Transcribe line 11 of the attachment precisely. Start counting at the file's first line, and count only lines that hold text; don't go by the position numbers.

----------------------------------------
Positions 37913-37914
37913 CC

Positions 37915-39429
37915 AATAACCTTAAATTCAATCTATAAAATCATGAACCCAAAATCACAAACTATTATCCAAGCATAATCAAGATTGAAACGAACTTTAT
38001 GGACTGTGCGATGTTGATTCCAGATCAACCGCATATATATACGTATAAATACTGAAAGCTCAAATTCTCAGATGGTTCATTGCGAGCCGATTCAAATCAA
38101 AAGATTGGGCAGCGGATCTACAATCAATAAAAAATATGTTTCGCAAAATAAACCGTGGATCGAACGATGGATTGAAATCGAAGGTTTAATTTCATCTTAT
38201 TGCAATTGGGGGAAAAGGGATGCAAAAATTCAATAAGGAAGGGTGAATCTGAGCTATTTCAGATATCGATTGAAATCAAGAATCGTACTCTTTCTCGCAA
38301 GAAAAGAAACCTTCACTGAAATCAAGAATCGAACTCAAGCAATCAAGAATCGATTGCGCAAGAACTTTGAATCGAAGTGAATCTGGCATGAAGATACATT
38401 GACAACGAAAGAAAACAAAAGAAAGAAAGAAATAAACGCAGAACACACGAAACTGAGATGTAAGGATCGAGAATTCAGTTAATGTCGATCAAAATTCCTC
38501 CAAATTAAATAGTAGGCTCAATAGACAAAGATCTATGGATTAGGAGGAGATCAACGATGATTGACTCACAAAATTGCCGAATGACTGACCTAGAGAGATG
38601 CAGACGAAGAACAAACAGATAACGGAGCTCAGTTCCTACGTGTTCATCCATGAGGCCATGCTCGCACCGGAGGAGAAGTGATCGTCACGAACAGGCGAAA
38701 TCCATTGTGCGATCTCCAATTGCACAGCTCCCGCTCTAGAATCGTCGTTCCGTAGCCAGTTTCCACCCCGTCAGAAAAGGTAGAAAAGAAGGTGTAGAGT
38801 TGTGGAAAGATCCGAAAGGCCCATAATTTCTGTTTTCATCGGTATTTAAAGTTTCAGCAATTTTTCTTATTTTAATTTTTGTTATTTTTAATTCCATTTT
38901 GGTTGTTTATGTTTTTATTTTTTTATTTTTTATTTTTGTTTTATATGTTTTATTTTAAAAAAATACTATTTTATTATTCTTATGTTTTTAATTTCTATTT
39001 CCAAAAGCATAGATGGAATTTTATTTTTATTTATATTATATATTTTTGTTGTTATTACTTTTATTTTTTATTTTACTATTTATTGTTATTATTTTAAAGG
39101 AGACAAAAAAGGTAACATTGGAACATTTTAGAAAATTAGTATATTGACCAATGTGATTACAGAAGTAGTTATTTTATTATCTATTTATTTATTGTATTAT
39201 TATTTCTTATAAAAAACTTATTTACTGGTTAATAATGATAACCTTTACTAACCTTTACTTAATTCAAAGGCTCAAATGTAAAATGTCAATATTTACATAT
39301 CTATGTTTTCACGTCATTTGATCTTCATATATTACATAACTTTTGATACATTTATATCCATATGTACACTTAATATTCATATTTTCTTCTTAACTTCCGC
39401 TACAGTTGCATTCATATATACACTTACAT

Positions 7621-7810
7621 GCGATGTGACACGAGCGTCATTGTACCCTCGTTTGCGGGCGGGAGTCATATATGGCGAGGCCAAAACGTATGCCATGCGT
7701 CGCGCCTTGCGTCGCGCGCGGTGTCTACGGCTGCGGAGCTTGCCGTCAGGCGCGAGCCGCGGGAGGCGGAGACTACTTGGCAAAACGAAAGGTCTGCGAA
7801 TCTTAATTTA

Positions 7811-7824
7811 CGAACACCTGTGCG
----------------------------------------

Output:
38601 CAGACGAAGAACAAACAGATAACGGAGCTCAGTTCCTACGTGTTCATCCATGAGGCCATGCTCGCACCGGAGGAGAAGTGATCGTCACGAACAGGCGAAA